in April 1783, which was continued at intervals, and was used by his biographer, Currie.
Various love affairs are more or less distinctly indicated in his songs, and in 1781 he became a member of a masonic lodge at Tarbolton, where his social qualities made him popular, and soon raised him to a leading position. He remained an enthusiastic mason to the end of his life, afterwards joining lodges in Edinburgh and Dumfries. In the beginning of 1783 his father's health began to break. The farm was not prospering, and there was a prolonged litigation about the lease. The old man was a reserved, devout, and affectionate Scotch peasant of the same type as Carlyle's father. Murdoch calls him ‘by far the best of the human race’ ever known to him. A little ‘Manual of Religious Belief’ composed by him was published in 1847, from a manuscript by Murdoch in possession of the poet's son Gilbert. Robert had once offended him (Gilbert Burns qualifies this statement) by attending a dancing-school in defiance of the paternal wishes, and had otherwise given cause for some anxiety. He never ceased, however, to respect his father, who died on 13 Feb. 1784, and was buried at Alloway, where the headstone was inscribed with an epitaph by his son.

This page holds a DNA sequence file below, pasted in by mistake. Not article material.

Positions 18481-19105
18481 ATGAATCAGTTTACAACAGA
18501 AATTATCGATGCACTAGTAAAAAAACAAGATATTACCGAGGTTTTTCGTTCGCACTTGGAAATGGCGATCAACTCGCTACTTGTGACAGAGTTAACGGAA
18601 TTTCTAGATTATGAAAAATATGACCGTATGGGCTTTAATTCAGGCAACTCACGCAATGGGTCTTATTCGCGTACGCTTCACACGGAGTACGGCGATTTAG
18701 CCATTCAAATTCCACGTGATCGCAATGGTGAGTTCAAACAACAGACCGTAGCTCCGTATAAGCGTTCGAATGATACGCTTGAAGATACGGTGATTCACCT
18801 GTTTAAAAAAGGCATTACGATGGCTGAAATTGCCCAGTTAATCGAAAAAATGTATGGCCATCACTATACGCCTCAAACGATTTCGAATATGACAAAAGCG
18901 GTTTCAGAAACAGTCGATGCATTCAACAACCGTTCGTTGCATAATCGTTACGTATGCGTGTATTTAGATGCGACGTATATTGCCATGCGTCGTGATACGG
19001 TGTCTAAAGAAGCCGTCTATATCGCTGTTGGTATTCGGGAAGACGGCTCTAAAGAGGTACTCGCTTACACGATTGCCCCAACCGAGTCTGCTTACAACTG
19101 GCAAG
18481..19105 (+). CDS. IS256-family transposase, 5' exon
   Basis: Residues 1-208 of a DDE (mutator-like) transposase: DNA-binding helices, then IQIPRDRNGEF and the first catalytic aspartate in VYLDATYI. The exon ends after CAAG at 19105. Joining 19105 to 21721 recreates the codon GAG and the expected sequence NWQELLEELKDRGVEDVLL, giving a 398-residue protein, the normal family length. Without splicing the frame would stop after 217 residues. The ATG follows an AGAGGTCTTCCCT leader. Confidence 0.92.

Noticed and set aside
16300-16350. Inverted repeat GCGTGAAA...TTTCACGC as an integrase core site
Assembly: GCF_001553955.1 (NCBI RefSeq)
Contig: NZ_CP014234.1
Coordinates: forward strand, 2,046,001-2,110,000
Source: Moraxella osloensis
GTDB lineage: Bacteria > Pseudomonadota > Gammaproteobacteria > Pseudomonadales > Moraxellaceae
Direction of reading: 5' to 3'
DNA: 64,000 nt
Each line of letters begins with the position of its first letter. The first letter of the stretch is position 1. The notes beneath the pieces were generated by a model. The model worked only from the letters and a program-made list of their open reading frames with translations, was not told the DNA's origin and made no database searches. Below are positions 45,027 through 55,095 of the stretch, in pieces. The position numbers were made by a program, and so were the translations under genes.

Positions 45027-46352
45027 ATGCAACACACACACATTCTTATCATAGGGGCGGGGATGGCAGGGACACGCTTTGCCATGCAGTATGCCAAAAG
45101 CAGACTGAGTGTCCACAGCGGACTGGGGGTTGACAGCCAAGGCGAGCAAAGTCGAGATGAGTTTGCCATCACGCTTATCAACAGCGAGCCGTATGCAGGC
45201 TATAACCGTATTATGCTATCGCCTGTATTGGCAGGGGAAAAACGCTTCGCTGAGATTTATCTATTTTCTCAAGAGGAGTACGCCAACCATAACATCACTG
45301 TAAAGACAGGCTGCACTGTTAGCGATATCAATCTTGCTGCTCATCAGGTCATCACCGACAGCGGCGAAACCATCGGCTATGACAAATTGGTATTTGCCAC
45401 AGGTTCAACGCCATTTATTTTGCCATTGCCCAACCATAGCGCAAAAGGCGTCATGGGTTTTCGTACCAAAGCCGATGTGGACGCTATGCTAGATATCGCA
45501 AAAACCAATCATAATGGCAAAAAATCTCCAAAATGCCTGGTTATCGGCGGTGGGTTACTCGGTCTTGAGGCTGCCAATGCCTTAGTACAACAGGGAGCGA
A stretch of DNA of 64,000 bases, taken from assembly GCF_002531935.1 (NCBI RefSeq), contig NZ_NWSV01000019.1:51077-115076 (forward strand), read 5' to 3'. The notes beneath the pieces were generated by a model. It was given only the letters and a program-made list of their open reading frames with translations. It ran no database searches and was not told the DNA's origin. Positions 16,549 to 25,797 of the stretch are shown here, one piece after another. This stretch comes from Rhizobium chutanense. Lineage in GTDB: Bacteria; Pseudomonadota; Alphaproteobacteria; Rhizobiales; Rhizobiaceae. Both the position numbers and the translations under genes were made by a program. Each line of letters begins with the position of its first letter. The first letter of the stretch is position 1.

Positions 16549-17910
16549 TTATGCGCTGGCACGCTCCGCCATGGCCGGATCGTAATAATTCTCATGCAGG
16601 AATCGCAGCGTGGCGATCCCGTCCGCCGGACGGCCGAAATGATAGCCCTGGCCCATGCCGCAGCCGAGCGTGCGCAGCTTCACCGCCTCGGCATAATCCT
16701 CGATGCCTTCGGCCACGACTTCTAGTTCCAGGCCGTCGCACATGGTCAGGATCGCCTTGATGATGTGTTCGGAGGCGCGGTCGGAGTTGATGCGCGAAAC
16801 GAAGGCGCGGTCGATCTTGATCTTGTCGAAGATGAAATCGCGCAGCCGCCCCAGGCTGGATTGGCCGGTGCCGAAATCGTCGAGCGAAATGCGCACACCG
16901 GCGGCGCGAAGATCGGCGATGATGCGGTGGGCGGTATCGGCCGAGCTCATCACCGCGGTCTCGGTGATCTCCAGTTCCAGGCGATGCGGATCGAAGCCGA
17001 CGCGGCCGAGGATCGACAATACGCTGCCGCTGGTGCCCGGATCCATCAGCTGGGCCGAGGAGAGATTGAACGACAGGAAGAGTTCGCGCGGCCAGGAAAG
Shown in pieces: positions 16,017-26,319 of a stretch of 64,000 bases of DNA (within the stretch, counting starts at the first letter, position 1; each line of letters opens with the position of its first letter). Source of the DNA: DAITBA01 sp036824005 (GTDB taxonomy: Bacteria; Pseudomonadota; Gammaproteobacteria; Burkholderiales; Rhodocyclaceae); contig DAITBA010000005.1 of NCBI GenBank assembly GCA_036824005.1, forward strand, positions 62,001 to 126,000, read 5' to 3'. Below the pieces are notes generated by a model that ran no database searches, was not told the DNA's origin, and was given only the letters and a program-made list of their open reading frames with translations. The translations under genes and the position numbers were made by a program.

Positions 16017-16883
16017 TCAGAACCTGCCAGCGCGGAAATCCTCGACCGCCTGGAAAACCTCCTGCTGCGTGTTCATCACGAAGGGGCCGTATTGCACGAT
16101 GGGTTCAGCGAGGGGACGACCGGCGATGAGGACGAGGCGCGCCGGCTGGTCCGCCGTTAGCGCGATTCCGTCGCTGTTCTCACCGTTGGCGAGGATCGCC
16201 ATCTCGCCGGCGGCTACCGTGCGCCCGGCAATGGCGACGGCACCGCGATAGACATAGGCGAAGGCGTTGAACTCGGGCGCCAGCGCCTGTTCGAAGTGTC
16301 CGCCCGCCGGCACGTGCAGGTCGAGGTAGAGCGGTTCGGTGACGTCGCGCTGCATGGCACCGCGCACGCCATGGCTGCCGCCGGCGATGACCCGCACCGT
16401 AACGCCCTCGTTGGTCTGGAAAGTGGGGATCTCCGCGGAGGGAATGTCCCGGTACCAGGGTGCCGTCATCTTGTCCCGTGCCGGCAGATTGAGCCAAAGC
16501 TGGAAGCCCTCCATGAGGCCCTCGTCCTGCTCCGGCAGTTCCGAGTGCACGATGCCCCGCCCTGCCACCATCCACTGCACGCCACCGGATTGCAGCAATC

The brothers Robert and Gilbert managed to save enough from the creditors to start a farm of 118 acres at Mossgiel, near Mauchline. They had taken it at Martinmas 1783, and settled there in 1784. The farm belonged to the Earl of Loudoun, but the Burnses were sub-tenants of Gavin Hamilton, writer in Mauchline, who became one of Robert's warmest friends. He became known to educated men at Mauchline and Kilmarnock, and his poetical genius began to assert itself. He had a serious illness; he suffered, as he had already suffered at Irvine, from nervous depression, which showed itself in some religious lines expressive of penitence. The birth soon after of an illegitimate child, Elizabeth Paton, suggests some serious cause for the sentiments expressed in these poems, which were soon succeeded by livelier strains, such as ‘Green grow the Rashes, O,’ and epistles to poetic friends. The ‘Epistle to Davie,’ a brother poet, dated January 1785, is addressed to David Sillar, one of the Tarbolton club, who afterwards published his own poems, encouraged by Burns's success. Gilbert told him that the poem would ‘bear being printed,’ and they talked of sending it to a magazine. The first two epistles to John Lapraik, another small poet, are dated April 1785 (accounts of Lapraik, Sillar, and others are in the Contemporaries of Robert Burns, 1840). About the same time he wrote ‘Death and Dr. Hornbook,’ satirising one John Wilson, a village grocer and dispenser of medicine, who afterwards settled in Glasgow, became a teacher and ‘session-clerk of the Gorbals,’ and died in 1839. Theological controversy was rife in Burns's society; the adherents of the old Calvinism, known as the ‘Auld Licht,’ were opposed to the ‘New Licht,’ represented by the more rationalising school of which Blair and Robertson were conspicuous leaders. Taylor's ‘Original Sin,’ part of Burns's library, was a favourite book of the New Light party. Gavin Hamilton followed the New Light, while William Auld, minister of Mauchline (from 1742 to 1791), was strictly orthodox. In 1784–5 Hamilton was prosecuted by the session, then before the presbytery of Ayr, and finally before the synod, for alleged neglect of the Sunday. He was defended by Robert Aikin, writer in Ayr, also a friend of Burns. Burns threw himself into the controversy with characteristic vehemence, and produced some satires of startling vigour. He had shown his sentiments in an ‘Epistle to John Goudie of Kilmarnock on the publication of (the second edition of) his Essays’ (1785), attacking ‘bigotry’ and ‘superstition.’ He then wrote the ‘Twa Herds,’ referring to a story of a quarrel between two of the Old Light—Alex. Moodie and John Russell, minister at Kilmarnock—about April 1785. This, says Burns, was the first of his poems which saw the light. It was circulated in manuscript, and created ‘a roar of applause.’ ‘Holy Willie's Prayer,’ a rough but most pungent satire, soon followed, directed against one of Hamilton's opponents in the session. Burns represents the revolt of a virile and imaginative nature against a system of belief and practice which, as he judged, had degenerated into mere bigotry and pharisaism. He developed an unsystematic scepticism which often shows itself in his serious letters. His strong passions pushed his contempt for hypocritical and external asceticism into a practical disregard of the morality which it caricatured, and which he continued to respect. The New Light party, however, applauded some outbursts of questionable decency from their ally. The ‘Holy Fair,’ written a year or two later, was admired by Blair, who suggested the change of ‘salvation’ to ‘damnation’ in stanza 12. That Burns, like Carlyle, who at once retained the sentiment and rejected the creed of his race more decidedly than Burns, could sympathise with the higher religious sentiments of his class is proved by the ‘Cottar's Saturday Night,’ also written in 1785. It